Earth's Magnetic Field
Earth is a gigantic magnet with a north pole and a south pole. As a permanent magnet, it is surrounded by a magnetic field. Since the north pole of a magnet corresponds to the north, and since opposite magnets attract each other, the geographic north pole is the magnetic south pole. The geographic and magnetic poles are not located in the same place.
The magnetic south pole is located in northern Canada, about 1000 km from the geographic north pole. Therefore, a compass needle does not point directly north. This deviation of the compass needle varies at each location on Earth. In Poland, the angle of deviation is currently 2.5°. This deviation is caused by the continuous and slow shifting of the magnetic poles. Measurements have shown that the magnetic south pole shifted more than 190 km northwest in five years from 1995 to 2000. Analysis of volcanic rock has revealed that the Earth's magnetic field has reversed polarity multiple times. The strength of the Earth's magnetic field varies across its surface. It is reversed or shielded by magnetically conducting metals found in the Earth's crust, such as nickel, iron, and cobalt. The magnetic field is strongest at the poles.
The Earth's magnetic field is weak compared to the magnetic field of a permanent magnet. A small permanent magnet made of rare-earth metals, such as a samarium-cobalt (SmCo) magnet and a neodymium magnet (NdFeB) supplied by Dhit Ltd., has a field that is several thousand times stronger than the Earth's field. The Earth's magnetic field is generated in a process known as geodynamo. In order for a planet to generate its own magnetic field, it must possess certain properties, such as a sufficiently fast rotation, a fluid interior capable of conducting electric current, and an internal energy source that drives convective currents in the core. The process of generating the magnetic field occurs in the outer part of the Earth's core, where energy from molten iron is transformed into electrical and magnetic energy. The magnetic field induces electric currents, which in turn generate their own magnetic field, creating a feedback loop.
How does Earth's magnetic field protect our planet?
The magnetosphere, our protective magnetic bubble, plays a crucial role in shielding Earth from harmful space influences such as solar wind and radiation. Without the magnetosphere, Earth would be vulnerable to the destruction of its atmosphere and the loss of life-sustaining air, which would be catastrophic for life on our planet.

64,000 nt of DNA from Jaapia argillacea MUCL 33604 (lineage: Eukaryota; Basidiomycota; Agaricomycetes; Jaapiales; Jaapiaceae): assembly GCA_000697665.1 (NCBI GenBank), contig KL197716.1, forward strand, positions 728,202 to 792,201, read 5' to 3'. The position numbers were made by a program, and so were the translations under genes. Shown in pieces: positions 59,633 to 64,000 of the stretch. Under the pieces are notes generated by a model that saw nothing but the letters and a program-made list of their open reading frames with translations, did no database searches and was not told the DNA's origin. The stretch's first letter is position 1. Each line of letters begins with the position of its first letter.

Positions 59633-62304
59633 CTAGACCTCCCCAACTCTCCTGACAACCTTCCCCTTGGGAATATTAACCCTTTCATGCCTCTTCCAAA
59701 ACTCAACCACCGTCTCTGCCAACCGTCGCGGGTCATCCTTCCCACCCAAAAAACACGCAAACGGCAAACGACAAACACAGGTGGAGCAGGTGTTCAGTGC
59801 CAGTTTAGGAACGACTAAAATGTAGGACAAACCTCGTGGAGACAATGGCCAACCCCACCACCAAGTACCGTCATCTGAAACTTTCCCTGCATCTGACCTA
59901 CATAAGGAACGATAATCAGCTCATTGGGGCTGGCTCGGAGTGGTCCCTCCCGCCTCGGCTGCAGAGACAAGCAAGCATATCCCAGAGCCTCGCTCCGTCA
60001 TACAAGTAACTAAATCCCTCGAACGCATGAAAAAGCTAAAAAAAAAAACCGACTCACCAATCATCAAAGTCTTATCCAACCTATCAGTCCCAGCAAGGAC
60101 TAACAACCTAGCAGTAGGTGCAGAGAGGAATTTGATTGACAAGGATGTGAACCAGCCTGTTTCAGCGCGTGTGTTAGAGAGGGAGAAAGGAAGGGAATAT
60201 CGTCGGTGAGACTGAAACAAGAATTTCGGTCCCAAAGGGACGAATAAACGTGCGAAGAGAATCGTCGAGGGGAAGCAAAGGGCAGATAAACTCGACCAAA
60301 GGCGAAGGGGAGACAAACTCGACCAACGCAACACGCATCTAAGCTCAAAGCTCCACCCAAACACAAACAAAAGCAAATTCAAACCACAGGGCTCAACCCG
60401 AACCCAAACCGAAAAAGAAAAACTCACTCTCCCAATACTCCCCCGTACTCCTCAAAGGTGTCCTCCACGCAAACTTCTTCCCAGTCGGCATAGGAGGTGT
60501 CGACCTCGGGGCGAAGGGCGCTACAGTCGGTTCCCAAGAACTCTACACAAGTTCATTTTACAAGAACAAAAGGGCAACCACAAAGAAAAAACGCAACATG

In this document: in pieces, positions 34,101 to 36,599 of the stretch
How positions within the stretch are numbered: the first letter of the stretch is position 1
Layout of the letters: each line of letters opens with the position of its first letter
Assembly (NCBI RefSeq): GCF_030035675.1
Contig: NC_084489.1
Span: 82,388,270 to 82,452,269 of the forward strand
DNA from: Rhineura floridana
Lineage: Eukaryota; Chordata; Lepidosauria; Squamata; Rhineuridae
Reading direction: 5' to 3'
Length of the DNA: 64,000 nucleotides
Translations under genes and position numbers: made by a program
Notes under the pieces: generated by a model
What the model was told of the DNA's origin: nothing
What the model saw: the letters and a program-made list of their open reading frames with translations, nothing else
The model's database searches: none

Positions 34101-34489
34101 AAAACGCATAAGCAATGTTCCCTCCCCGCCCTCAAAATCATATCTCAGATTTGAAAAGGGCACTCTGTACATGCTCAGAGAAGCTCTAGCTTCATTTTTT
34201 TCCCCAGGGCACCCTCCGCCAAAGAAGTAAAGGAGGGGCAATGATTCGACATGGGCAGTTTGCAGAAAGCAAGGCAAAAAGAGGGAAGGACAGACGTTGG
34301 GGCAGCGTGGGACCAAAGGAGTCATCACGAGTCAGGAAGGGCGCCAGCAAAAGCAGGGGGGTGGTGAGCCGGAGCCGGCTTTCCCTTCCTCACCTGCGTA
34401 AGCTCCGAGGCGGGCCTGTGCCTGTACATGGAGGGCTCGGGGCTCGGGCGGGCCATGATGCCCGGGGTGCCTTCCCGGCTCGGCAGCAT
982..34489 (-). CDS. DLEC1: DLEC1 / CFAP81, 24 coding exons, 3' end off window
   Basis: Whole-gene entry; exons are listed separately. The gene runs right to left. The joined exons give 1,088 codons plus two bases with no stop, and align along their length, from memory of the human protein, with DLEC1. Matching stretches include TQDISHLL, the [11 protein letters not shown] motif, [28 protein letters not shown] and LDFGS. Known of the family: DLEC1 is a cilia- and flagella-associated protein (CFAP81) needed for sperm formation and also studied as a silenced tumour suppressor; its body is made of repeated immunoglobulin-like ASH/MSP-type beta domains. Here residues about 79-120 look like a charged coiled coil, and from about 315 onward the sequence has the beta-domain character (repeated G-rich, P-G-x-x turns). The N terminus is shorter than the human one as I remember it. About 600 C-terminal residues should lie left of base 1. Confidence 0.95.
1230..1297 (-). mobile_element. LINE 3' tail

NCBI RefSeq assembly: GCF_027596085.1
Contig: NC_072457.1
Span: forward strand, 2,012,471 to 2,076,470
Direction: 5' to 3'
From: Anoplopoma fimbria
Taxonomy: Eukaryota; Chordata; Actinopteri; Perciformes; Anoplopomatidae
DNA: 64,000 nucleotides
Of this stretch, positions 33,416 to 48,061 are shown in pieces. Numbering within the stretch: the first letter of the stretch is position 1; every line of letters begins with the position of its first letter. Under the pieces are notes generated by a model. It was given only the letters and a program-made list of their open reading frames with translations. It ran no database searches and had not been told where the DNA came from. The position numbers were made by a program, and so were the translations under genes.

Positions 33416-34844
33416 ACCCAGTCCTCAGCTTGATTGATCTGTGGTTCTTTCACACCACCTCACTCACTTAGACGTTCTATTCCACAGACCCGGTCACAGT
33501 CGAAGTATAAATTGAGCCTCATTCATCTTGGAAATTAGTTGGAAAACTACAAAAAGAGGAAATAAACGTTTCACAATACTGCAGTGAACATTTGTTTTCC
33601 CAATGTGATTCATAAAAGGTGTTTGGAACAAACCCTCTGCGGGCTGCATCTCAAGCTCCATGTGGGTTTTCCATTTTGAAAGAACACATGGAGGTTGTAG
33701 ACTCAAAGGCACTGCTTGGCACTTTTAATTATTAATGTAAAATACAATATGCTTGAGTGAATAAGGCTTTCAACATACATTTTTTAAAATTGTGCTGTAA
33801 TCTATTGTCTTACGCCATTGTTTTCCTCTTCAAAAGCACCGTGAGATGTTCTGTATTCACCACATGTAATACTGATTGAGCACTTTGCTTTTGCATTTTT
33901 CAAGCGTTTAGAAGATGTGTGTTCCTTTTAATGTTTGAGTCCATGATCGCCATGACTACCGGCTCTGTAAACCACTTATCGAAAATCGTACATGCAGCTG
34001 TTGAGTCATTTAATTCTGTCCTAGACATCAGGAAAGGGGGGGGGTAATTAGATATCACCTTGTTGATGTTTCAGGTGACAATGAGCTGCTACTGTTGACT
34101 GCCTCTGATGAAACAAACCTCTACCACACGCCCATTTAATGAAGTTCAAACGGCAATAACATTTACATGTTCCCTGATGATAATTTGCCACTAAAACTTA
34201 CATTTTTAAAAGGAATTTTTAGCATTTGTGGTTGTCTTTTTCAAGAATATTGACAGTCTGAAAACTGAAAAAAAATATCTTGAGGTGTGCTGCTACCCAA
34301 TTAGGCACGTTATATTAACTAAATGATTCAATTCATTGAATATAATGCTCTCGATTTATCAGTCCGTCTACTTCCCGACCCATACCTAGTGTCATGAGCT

The magnetosphere also deflects harmful radiation and traps it in regions called the Van Allen radiation belts, providing additional protection from cosmic influences.
However, the magnetosphere is not invincible and can be disturbed during strong space weather events, leading to disruptions in radio and electrical communications and posing a threat to satellites and astronauts in orbit. Examples of such events include the Carrington Event of 1859, which caused a telegraph system failure, and the solar flare of 1989, which resulted in a power outage in Canada.
One of the more positive side effects of magnetosphere disruptions is the appearance of the auroras, which occur above the polar regions of Earth.
The magnetic poles of Earth reverse periodically, with the north becoming the south and the south becoming the north. This phenomenon occurs approximately every 200,000 to 300,000 years, although the last reversal of Earth's poles occurred about 790,000 years ago.
Earth is not the only planet in the Solar System that has a magnetic field. Jupiter, Saturn, Uranus, and Neptune exhibit magnetic fields much stronger than Earth's, although the mechanisms controlling these magnetic fields are not fully understood. Mars lacks sufficient internal heat and a liquid interior required to generate a magnetic field, while Venus has a liquid core but does not rotate fast enough to create a magnetic field.
Magnetic field lines of the Earth's geo-magnetic field radiate from the surface of the globe at various angles relative to the polar axis. The field lines surrounding permanent magnets also have a curved path as they flow from the south pole to the north pole. Since the inclination of a small cylindrical magnet follows the field lines in the same way as a compass needle, we see the pattern of the field with a field sensor, i.e., a compass. This applies to both the extension of the field and its direction.
Magnetism is a mysterious force. We cannot see or feel it. Our senses do not perceive magnetism, yet magnetism has been known to humankind for millennia.
A compass with a steel needle has been used since 1250 BCE. Magnetism continually inspires engineers and scientists to create new applications. The latest generation of high-energy magnets made of rare-earth metals has enabled many more technical applications, such as magnetic levitation used in Japan's maglev trains. Work is still ongoing...
(field sensor, i.e., compass)
The compass follows the magnetic field lines.